Fifty-five percent of BSCs say more customers have been requesting green in the past year. Among types of customers that are requesting the use of green products, single-tenant commercial office buildings lead the way with 54 percent, followed by government buildings at 48 percent and multi-tenant office buildings at 41 percent.
With only one sector cracking 50 percent, and the public sector's regulations regarding green cleaning still not resulting in a majority of those customers asking for green, there is a long way to go before green cleaning becomes prevalent. On top of that, the recession is temporarily affecting demand for green, BSCs say.
Most customers simply want a clean building, and will leave it up to contractors to figure out the best way to attain that, Hendrickson says.
As a result, BSCs have settled into the role of educators when it comes to green cleaning.
"Janitorial companies offering green are also looked at as innovators and educators in the green-cleaning industry," Kelada says. "We are required to be well-versed on what the new products and equipment can do, as well as their efficacy. Our business is more than just cleaning, we really have to know the ins and outs of every product and type of equipment we consider using, especially if we're selling a green service and cleaning for health."
When it comes time to switch to green, customers feel more confident making that decision if they trust their BSC as a green cleaning expert that is knowledgeable in selecting the best products and equipment on the market, Kelada says.
Reasonable costs have no doubt has fueled the popularity of green cleaning products.
The implementation of any new cleaning program will cost money, but many BSCs report cost-neutrality or even cost savings in the long run from using green products, including not only chemicals but vacuums, machines, microfiber and other tools as well.
Property managers in general may be intimidated by green cleaning, as it's a relatively new concept to them, and they assume it will be more expensive, Kelada says. But the keys to introducing green cleaning are communication and negotiation.
"The truth is, we're finding green products to really be cost-neutral," Kelada says. "Some property managers may not be ready to do a complete overhaul of their cleaning program to using green products, chemicals and materials. We can do a little at a time, like switching to a green window cleaner instead of a traditional cleaner, or using motion-censored paper dispensers instead of dispensers that let stacks of towels fall out — baby steps."
As mainstream as it is, green cleaning remains a differentiator in some markets, though that will change soon as green continues to grow and completely saturates the cleaning market.
"When you're doing bids, customers are looking to see that you would offer green cleaning," says Emilie Talady, president of Rembrandt Commercial Cleaning in Waukesha, Wis.
Of those BSCs who do not currently practice green cleaning, 70 percent say they plan to switch to green in the future.
"I think everybody's going to have some sort of green service or product," Kelada says. "They have to, otherwise they're not going to be able to stay in business."
As evidence of that fact, according to the survey, 7 in 10 BSCs think that green cleaning will become the industry standard very soon.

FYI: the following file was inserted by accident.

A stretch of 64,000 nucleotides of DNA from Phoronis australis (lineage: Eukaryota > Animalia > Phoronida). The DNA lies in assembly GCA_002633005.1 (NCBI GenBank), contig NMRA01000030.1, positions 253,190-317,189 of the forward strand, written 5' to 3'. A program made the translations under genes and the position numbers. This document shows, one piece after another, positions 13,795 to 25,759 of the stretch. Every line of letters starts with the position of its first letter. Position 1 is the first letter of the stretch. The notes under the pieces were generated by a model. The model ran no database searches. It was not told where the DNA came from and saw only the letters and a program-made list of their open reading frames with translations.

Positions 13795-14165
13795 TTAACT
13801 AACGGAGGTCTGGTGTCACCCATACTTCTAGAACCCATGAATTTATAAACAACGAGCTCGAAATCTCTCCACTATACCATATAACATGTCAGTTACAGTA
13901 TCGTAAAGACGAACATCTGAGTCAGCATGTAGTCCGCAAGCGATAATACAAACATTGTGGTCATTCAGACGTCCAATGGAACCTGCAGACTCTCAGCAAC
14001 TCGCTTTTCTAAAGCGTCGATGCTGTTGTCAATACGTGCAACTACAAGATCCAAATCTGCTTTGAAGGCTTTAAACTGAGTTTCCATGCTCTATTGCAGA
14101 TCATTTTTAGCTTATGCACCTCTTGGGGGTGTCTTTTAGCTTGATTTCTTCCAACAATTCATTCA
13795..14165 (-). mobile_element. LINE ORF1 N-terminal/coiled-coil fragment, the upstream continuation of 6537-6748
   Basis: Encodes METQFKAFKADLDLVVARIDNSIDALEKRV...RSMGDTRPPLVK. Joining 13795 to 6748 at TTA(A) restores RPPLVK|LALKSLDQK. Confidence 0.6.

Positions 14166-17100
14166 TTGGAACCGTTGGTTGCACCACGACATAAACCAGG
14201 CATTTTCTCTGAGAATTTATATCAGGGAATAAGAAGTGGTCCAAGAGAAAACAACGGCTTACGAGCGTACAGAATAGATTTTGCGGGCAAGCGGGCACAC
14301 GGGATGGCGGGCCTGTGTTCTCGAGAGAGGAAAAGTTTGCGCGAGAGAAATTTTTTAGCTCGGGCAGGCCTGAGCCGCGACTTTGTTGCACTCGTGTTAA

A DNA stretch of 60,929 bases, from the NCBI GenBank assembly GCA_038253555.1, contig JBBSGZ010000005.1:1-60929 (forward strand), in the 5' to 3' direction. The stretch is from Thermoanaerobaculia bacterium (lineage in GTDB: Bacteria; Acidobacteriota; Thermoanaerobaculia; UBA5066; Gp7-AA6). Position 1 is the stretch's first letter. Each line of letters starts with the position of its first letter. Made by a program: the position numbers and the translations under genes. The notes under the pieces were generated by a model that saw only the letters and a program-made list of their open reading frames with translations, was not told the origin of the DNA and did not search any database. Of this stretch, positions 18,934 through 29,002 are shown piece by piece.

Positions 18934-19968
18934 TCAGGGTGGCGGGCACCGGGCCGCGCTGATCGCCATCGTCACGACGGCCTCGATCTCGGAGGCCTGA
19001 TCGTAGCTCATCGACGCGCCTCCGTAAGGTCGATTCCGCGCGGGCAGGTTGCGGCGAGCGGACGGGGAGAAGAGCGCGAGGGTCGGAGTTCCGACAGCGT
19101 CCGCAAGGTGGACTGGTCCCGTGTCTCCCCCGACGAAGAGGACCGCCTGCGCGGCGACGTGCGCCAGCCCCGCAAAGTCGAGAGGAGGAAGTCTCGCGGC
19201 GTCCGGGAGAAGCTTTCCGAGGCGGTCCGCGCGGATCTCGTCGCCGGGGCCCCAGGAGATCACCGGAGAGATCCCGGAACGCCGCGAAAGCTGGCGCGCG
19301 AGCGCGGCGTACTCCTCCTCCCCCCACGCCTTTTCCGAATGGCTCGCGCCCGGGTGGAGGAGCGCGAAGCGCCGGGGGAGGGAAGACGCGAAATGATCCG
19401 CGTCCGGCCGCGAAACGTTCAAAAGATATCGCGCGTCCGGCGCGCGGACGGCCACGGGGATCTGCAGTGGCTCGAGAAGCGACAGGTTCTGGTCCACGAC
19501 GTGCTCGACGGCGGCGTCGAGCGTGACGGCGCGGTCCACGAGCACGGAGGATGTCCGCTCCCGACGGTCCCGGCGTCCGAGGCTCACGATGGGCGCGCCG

"I believe it's going to continue to grow," Ryan says. "I don't think it will be an optional service. I think it's going to be a standard that we go by. It's going to be expected."
Certifications Important to Few
Though not many customers seek out green cleaning, even fewer — about 20 percent — require the use of green certified products. Though it's still a small percentage, the number of customers requesting certified products has nearly doubled from 11 percent three years ago.
Low demand isn't stopping BSCs from adopting high standards for their chemicals, however. About three-fourths of the survey respondents use products certified by third-party organizations such as Green Seal or EcoLogo, or by the U.S. Environmental Protection Agency's Design for the Environment (DfE) program.
The most popular certified products being used by cleaning companies are general purpose chemicals, vacuums, carpet-care chemicals and paper products.
While some say that having multiple certification bodies is a good thing for the industry because it allows more choice, others think it can be confusing to consumers and BSCs alike to have more than one standard.
"I do think there needs to be more of a universal green certification, that could establish the same mark without having all these different green seals from all these different countries," Ryan says. "I just don't know if that's going to be possible."
At this point, it seems few customers are interested in hiring BSCs with green certifications. But as green cleaning is predicted to become standard procedure, demand for certified janitorial experts may grow.
Though contractors have to be reactive to customers' needs, they're also preparing for future demand by stepping into the proactive role of educator. A majority of BSCs are happy to see the industry embrace the idea of green cleaning.
"It is encouraging to see that many of the 'common sense' green approaches are being implemented by a wide number of reputable BSCs," Hendrickson says. "Anything that can increase the credibility of our industry should be eagerly embraced. It has certainly been my belief that by doing our job properly, we can greatly impact the environmental quality of the workplaces we serve."